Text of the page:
James Kerney
James Kerney was born on Lamberton Street in Trenton on April 29, 1873, one of 10 children of a tailor and his wife who had emigrated from Ireland in the early 1860s. He left school before eighth grade, worked at a grocery store and then for a wagon painter by day while studying stenography at night. After jobs as a railroad clerk, in a shipping office and as a stenographer, he was hired in 1895 as a reporter for the True American.
In 1901, he went to work for a new paper, The Trenton Times. He soon became editor and partial owner, and under his direction the newspaper flourished; within 20 years he had acquired the city’s two competing newspapers and its only Sunday paper.
James Kerney became a trusted friend and advisor to Woodrow Wilson, from Wilson’s Governorship of New Jersey through his terms as President of the United States. In 1918, Wilson sent him to France to coordinate public information on the American war effort. Subsequently, he served as Special Ambassador to Haiti. On his return to this country he continued to write on wartime events for the national press, and ultimately wrote The Political Education of Woodrow Wilson.
James Kerney’s life was centered by his devotion to his church and his family.  His dedication to family, to God and to the community was exemplified through his true values of acceptance, humility and faith. And his extra-ordinary examples of philanthropy for the betterment of his community continue to lead the way for those less fortunate in the Trenton area.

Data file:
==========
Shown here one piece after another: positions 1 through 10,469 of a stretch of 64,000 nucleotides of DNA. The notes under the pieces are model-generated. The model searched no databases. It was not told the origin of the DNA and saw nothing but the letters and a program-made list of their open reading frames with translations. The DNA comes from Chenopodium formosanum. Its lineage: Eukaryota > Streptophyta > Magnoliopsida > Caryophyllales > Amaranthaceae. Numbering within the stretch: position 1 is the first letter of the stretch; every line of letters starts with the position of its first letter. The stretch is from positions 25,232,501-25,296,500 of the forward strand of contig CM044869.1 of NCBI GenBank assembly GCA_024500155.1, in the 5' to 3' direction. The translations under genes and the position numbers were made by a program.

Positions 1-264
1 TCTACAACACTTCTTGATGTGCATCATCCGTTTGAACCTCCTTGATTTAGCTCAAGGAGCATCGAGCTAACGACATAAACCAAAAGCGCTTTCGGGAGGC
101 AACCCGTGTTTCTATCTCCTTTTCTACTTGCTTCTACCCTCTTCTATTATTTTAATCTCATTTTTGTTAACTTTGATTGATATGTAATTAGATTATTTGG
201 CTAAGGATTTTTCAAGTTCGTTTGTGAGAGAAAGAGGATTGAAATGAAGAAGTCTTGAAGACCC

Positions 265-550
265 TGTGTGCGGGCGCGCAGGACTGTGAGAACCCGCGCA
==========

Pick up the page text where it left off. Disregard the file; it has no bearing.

Governor Edward C. Stokes, friend and confidant of James Kerney expressed so eloquently upon his death, what James Kerney’s life meant to the entire Trenton community:
“The simplicity of his life was as much an element of his greatnes as the conspicuous honors and successes of his career. No review of Kerney’s life would be complete without reiteration of his intense humanity. He was always looking after the unfortunate. Even those who had fallen into evil ways always found in him a helping hand. No one ever fell so low but that Kerney was willing to aid and uplift. He was Christ-like in his ministration to God’s people. It is only as individuals such as Jim Kerney are allowed to work out their own careers that this land will remain a land of the free and a home of the happy.”
James Kerney’s work in the political arena led him to a directorship of American Information in France during World War I and also a stint, serving as Special Ambassador to Haiti under President Herbert Hoover.
When he was appointed to the Supreme Court of New Jersey, the New York Times editorialized James Kerney with the following comment:
“His lawyer associates can tell him what the law is and Jim Kerney can tell them what life is.”
One of his most quoted documents was a letter of advice he wrote to his three sons, "Letter to 3 Sons".